What the Saints in Our Lives Declare

What gets a Image: 'Saints around the Cross' http://www.flickr.com/photos/35409814@N00/2627391349 Found on flickrcc.netperson formally recognized as a saint is evidence that he or she lived a life of heroic holiness and stands as a worthy example for others. So when we think about the saints, it is natural to focus on what they did. This is well and good. But Kevin Perrotta reminds us in his reflection on the Solemnity of All Saints, “We also must grasp that what they did, essentially, was to cooperate with God’s grace.”

The month of November is traditionally the month in which the Church invites us, out of love, to recall and pray for our beloved dead, hoping and trusting in God’s mercy to welcome them to heaven. Many of our beloved dead, our relatives and friends, are numbered among the “saints” of our lives. While the Church may never formally canonize them, we believe that many of them cooperated with God’s grace throughout their lives. They are examples to us of Christian life. Their quest for holiness has helped us to be a holier person. Doesn’t that make them worthy of the title – saint?

Our Catholic faith, celebrated on the Solemnity of All Saints, reminds us of the “Communion of Saints.” It is a belief, found in the Apostles Creed by the late 5th century, but it goes back much further in popular devotion. It describes the church as a community or fellowship of all the faithful, living and dead, called together by God and transformed in Christ and the Holy Spirit. The saints of our lives are among this “Communion of Saints” because they showed us the way to everyday holiness that we can embrace as we honor them in prayer and witness.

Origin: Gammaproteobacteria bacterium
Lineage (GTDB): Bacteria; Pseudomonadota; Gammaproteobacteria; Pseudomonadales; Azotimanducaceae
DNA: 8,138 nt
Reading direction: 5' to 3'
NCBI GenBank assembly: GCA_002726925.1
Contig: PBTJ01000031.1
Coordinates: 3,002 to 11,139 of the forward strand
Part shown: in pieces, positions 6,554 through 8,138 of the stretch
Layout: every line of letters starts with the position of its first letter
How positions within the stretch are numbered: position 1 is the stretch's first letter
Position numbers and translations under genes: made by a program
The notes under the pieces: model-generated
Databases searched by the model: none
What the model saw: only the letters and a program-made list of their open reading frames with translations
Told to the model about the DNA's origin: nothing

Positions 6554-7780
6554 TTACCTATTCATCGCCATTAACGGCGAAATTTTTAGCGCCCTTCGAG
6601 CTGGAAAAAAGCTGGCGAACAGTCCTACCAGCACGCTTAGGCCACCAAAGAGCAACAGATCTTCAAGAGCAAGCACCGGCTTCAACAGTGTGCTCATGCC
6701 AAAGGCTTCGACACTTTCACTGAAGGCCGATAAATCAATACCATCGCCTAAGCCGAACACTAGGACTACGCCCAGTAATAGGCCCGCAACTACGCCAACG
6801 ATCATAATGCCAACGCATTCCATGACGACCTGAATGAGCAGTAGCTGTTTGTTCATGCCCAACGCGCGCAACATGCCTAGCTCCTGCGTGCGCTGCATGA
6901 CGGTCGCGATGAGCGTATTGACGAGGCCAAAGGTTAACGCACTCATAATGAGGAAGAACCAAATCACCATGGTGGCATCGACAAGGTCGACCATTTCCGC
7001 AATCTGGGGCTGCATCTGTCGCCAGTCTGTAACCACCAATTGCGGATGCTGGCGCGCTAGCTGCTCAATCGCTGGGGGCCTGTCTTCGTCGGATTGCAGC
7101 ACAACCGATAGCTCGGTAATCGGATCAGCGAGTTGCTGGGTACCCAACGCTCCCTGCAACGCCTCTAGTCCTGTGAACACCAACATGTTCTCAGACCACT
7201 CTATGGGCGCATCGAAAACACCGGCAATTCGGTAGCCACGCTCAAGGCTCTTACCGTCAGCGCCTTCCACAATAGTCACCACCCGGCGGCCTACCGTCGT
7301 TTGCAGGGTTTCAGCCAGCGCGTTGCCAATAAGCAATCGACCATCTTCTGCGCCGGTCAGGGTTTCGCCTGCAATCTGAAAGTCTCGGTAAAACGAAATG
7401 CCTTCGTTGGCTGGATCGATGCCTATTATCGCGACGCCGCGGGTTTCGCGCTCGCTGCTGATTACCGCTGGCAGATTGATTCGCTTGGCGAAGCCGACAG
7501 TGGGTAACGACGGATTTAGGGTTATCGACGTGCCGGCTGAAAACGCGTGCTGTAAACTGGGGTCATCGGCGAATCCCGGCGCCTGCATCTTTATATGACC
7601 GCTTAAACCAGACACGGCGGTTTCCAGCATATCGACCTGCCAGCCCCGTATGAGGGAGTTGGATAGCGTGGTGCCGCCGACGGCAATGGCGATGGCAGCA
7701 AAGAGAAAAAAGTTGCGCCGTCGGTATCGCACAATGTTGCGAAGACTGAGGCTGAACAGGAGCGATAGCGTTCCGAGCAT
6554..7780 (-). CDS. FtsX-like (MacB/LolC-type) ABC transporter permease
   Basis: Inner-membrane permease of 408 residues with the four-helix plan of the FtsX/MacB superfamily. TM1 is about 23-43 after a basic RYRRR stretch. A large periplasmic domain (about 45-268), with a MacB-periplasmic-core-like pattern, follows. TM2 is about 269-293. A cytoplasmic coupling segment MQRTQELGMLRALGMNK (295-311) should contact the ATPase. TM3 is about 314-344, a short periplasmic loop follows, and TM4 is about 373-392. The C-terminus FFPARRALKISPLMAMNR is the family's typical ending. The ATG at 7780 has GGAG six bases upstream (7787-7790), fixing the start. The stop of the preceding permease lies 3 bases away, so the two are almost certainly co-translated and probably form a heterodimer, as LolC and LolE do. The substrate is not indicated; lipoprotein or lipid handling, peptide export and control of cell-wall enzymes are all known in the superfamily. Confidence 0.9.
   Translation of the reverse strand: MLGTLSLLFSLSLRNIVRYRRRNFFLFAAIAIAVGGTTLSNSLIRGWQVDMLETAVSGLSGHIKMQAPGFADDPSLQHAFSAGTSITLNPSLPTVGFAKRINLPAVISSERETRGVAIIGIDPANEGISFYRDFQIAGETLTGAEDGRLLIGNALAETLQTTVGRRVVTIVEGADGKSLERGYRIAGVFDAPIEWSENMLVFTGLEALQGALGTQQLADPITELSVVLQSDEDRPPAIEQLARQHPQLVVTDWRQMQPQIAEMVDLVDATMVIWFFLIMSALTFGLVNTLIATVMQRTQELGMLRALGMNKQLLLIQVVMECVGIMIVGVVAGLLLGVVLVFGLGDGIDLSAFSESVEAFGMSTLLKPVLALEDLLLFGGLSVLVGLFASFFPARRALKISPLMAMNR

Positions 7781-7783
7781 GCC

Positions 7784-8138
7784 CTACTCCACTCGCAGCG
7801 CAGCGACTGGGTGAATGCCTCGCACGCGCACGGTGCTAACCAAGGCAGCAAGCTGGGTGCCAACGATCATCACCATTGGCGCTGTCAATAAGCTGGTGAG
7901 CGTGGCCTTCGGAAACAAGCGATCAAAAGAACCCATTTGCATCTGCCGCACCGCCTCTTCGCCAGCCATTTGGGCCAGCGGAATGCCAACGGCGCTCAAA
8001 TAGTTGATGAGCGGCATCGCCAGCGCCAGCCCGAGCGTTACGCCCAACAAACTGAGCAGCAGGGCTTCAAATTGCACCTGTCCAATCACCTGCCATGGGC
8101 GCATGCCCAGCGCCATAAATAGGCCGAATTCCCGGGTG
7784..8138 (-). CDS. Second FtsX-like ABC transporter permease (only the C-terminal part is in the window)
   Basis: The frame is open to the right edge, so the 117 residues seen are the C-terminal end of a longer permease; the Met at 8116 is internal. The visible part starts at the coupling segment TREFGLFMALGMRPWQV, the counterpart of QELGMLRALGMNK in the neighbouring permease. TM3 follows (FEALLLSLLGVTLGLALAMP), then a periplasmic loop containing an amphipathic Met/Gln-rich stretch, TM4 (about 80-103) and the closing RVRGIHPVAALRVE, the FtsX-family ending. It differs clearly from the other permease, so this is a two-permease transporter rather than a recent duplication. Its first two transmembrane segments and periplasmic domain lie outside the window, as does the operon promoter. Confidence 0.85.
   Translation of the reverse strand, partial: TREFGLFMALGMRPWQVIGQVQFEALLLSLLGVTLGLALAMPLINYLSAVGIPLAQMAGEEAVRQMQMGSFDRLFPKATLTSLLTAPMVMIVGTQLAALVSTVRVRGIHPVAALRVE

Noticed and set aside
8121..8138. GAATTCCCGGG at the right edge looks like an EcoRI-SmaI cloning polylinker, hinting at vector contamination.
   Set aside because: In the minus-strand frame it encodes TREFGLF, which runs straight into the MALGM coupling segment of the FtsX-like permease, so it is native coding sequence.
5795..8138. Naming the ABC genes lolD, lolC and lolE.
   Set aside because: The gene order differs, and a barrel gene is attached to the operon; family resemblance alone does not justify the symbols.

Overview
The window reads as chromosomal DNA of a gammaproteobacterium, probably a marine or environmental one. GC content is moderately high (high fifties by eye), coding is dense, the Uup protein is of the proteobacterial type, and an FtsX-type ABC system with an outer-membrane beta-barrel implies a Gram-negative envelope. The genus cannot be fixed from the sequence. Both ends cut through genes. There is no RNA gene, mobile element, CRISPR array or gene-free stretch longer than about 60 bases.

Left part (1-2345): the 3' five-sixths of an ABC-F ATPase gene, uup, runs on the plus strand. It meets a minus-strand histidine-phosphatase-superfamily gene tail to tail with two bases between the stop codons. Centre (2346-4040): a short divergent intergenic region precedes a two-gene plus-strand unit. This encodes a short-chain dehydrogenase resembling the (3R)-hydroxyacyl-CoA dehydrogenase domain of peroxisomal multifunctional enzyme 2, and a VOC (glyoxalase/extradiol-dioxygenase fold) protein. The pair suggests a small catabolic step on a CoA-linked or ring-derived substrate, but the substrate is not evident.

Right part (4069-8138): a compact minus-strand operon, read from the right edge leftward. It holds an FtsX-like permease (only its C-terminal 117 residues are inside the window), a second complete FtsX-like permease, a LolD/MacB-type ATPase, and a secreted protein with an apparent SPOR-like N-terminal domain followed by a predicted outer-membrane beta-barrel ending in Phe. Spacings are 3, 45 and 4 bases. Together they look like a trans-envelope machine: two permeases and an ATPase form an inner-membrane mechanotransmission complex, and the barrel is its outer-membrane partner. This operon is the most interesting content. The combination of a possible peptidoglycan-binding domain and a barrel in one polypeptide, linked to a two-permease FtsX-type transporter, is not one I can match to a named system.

Father Gaetano Menegatto, a priest of the Congregation of Saint Joseph in Avon, Ohio who died this past October 22, is probably the holiest priest I’ve known. His first prayer every morning was, “Lord, help me to do your will, and help me to be what the people believe me to be.”  That certainly is being open to God’s grace. I would number him among the saints in my life. Yes, there are many others that I will remember in a particular way this month. I’m sure that you have many saints in your life as well.

I offer this suggestion for your prayer this month. Look through your bible or the box where you have prayer cards from wakes you have attended. Allow those cards to become your “Litany of the Saints.” It might enable you to pray with me – dad, your life was cut short at 53 years of age by a heart attack, pray for us. Debbie, a cousin taken in the prime of life after a courageous struggle with cancer, pray for us. Emma, the elderly lady always praying in the church when as grade school students we came for the school Mass, pray for us. You get the idea. Take the time to pray your own “Litany of the Saints.” It will be a wonderful reminder of the saints who help you to be a holy person.

Question – Who are the saints in your life that you honor in prayer during the month of November?

Image Saints around the Cross

November 6th, 2013 |